Play out and competition for market share and protocols in, you know, while way is one of our competitors on the telecommunication side, you know, they’re going to either have more market share globally are we are, and that’s going to play out sooner rather than later, you know, there’s, there’s some astonishing breakthroughs that have happened in genetic engineering, associated with.

Cancer research group at Penn that has found in fact, found the cure for certain kinds of cancer through genetic engineering, they go in and modify the DNA of the immune system to attack the body’s own tumors. It’s called car T and there are now more trials. On car T in China than there are in the United States, even though it was invented right here in little old Philly.

So, you know, that’s what we’re looking at. And so we, we have the first legitimate competitor in my mind that we’ve had and, you know, half a century or a second. And it’s, we’re going to have to up our game.
Buck: I mean, the other challenge is, they don’t really play by the rules. Right. And there’s so much theft and intellectual property theft and that kind of thing going on.

I mean, what do you, what do you see the future of that?

Richard: You’re absolutely right. But I’ll tell ya. There was a country back in 1800, not in the name of the United States of America. It was stealing that would, they were Gump government sanctioned, theft of industrial revolution secrets from Britain, right.

And left. Right. We weren’t going to look, let them sit there without taking some of that for ourselves. I don’t think it’s unexpected. I think there’s, theft between American countries. you know, there’s a certain amount you can do through the court system, but I think the answer is as much or more in accelerating our investment in future research, it let’s let’s speed up our discovery of new things.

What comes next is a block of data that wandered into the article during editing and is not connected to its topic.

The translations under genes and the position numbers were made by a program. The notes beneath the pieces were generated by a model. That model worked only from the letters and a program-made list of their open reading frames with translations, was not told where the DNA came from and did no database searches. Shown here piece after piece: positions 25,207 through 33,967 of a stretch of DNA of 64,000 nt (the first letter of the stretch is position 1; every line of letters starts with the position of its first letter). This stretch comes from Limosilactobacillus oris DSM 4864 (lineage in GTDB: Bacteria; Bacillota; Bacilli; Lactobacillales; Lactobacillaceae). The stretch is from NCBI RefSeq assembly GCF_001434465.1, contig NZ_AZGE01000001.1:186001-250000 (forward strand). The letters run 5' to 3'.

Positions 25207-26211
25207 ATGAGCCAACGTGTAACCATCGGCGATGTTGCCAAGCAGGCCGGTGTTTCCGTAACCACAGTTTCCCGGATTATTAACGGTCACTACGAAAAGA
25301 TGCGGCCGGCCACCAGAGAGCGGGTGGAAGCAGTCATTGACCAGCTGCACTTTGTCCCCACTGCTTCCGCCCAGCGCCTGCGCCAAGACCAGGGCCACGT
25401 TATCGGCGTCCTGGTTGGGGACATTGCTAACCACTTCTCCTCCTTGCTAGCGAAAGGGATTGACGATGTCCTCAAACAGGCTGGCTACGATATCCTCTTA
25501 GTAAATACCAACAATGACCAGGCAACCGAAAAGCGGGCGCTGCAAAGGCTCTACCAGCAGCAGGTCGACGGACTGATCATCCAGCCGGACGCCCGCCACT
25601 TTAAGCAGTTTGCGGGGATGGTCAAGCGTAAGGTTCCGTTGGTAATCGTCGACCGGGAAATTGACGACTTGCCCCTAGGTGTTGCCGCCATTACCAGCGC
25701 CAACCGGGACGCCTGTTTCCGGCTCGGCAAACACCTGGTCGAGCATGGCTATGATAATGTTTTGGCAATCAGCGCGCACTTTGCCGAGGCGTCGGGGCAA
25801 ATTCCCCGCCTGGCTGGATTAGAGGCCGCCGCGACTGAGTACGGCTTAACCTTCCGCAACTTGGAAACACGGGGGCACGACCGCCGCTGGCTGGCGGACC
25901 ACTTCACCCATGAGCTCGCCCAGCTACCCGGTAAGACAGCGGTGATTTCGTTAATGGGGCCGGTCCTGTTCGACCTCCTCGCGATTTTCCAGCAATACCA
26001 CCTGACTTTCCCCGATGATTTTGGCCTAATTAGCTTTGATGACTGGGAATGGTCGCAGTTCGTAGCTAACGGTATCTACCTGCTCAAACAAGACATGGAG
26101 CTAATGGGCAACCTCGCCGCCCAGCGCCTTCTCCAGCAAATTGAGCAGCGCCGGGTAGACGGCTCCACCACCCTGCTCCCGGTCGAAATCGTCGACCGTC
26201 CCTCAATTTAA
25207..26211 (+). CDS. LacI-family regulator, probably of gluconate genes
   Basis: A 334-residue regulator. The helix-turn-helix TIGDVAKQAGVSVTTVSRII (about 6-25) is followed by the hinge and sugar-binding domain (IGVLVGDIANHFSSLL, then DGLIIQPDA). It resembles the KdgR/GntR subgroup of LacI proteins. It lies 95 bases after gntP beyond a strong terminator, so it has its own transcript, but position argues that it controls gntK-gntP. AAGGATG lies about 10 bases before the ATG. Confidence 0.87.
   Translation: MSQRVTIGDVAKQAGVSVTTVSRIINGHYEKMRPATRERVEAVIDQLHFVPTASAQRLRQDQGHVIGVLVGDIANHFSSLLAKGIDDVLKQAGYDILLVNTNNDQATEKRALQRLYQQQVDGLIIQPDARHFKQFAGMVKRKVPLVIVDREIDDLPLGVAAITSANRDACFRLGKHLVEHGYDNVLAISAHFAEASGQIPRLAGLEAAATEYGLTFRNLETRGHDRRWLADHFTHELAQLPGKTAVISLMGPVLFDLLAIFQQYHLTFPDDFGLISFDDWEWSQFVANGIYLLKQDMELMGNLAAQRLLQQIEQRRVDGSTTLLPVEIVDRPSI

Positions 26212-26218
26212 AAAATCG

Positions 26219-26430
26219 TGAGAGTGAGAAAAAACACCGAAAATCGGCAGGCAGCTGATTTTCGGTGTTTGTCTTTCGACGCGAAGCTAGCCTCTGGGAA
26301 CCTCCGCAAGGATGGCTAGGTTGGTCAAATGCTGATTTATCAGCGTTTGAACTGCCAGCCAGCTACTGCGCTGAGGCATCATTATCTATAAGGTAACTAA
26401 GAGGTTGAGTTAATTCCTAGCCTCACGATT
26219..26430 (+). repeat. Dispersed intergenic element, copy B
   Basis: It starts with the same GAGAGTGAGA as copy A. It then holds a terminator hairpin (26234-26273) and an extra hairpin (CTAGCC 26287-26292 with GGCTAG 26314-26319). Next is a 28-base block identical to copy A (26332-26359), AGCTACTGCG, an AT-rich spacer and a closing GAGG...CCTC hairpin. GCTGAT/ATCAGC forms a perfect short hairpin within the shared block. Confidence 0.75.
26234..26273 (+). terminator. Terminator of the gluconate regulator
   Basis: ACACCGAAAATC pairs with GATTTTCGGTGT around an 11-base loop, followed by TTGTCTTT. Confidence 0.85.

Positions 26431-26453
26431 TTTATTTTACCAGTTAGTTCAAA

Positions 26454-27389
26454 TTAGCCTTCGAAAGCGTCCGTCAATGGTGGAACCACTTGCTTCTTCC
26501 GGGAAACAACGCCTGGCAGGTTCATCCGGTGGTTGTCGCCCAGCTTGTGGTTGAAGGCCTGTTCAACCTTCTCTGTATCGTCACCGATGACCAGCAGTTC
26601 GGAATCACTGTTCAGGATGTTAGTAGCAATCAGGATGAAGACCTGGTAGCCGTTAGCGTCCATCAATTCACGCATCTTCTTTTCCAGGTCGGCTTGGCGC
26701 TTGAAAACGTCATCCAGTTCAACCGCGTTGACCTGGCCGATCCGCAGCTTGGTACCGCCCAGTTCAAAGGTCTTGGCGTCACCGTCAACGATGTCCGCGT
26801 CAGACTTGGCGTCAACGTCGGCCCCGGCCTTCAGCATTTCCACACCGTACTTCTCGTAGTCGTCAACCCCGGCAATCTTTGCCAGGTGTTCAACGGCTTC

So by the time they steal them, they’re absolutely. And that’s what we really ought to be doing.

Buck: So curious about what you think given what, what you’ve talked about today with private debt, given what you know about, the condition of the country coming out of? Well, I shouldn’t even say coming out of a COVID crisis because it seems like there’s, there’s something else going on and everybody I know seems to have it, But w what do you thinks hap what’s going to happen in the next five years?

As we, as things start to normalize, do you see an increase in dat and inevitable calamity, or do you see interventions potentially being able to help? Oh, I’m just asking you to look into a crystal ball.

Richard: Well, I think one of the things that’s happened, you know, we, people don’t talk about this very much, but I think there is one concern about rising government debt and that is that we’re going to have even lower inflation and even more inequality.

We’ve seen a dramatic increase in inequality just in the last two years from the 3 trillion that’s been spent, where did most of that end up in the pockets of the, of the haves rather than the have-nots. And that’s a very different concern than most people have had for the last 40 or 50 years.

Everybody always thought our government debt. High inflation. Well, the opposite is the case and we don’t have to look much further than Japan to know that’s true. You know, Japan’s government debt is 250% of GDP. Ours is 130%. Their money supply is 211% of GDP. Ours is 91 and they have zero inflation. They have, in fact, they have negative impacts.

So I see a world where it’s somewhat slower growth. I see a world that after we get through pandemic inflation is back to low inflation. And I see a world where inequality is increased. What that means is a lot of folks that, that do have money have more. No, I think your, you know, your, your clients, your clientele with, and you are making savvy decisions in real estate, we’ll probably do better and better, but societaly, I have concerns that we have increased polarization increase unrest, not, I don’t think that rises to the level that some folks do, but I do think that makes things very painful for us, kind of in the background.

Buck: Yeah. It’s something that a lot of people have brought up. Hopefully, we can come up with some kind of plan for that. Richard, the, a book is The Case for a Debt Jubilee. And also you have an illustrated business history of the United States, right? Where can we get there? Are those available on Amazon?

Richard: Absolutely

Buck: Fantastic. And then you also have a website. It’s a www.RichardVague.com. Tell us what kind of information we can get.

Richard: Well, it’s just the books that we published, including the two you just mentioned, and some data sources that really play into some of the discussions we’ve had today.

Buck: Fantastic. Richard, thank you so much for being on Wealth Formula podcast. I would love to have you on again in the near the future.

Richard: Well, you have a terrific show. Keep doing the great work and thank you for including me. Thank you.

Buck: We’ll be right back.